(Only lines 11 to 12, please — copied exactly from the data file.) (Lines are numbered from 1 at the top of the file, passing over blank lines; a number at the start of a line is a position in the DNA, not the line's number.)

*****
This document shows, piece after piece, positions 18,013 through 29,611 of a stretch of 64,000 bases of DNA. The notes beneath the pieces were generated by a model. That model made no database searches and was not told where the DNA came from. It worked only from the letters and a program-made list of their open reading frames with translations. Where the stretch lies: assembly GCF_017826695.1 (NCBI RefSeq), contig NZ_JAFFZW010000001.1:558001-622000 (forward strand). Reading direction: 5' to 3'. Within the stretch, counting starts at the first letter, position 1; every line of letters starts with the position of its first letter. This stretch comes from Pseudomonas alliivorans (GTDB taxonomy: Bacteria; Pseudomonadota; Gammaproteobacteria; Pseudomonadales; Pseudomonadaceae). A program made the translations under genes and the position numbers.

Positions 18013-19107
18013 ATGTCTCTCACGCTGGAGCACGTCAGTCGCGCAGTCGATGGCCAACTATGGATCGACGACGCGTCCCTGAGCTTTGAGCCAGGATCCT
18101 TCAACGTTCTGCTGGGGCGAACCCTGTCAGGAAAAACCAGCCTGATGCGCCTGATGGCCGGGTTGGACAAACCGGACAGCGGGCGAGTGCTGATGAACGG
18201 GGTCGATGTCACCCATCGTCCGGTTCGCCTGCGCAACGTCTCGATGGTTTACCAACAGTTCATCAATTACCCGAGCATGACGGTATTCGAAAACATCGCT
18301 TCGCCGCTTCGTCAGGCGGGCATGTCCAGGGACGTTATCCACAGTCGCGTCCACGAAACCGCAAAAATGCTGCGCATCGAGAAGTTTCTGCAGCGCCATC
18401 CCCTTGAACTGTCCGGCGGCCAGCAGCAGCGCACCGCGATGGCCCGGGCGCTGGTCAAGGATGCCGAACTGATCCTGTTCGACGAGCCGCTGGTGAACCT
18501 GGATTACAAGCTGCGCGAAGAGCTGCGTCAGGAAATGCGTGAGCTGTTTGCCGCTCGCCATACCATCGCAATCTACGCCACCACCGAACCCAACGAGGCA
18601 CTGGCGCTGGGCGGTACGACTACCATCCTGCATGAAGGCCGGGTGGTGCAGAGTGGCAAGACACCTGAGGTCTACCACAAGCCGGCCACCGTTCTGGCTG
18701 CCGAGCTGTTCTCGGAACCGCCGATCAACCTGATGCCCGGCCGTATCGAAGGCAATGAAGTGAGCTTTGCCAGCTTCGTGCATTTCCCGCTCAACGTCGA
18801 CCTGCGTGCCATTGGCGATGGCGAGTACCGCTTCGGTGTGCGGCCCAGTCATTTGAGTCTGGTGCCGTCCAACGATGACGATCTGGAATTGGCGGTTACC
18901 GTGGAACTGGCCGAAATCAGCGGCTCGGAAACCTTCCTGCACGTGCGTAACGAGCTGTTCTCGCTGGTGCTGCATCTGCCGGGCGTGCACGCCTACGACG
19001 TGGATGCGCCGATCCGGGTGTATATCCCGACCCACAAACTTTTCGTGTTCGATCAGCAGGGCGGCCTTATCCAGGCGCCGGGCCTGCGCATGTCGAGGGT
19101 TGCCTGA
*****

18801 CCTGCGTGCCATTGGCGATGGCGAGTACCGCTTCGGTGTGCGGCCCAGTCATTTGAGTCTGGTGCCGTCCAACGATGACGATCTGGAATTGGCGGTTACC
18901 GTGGAACTGGCCGAAATCAGCGGCTCGGAAACCTTCCTGCACGTGCGTAACGAGCTGTTCTCGCTGGTGCTGCATCTGCCGGGCGTGCACGCCTACGACG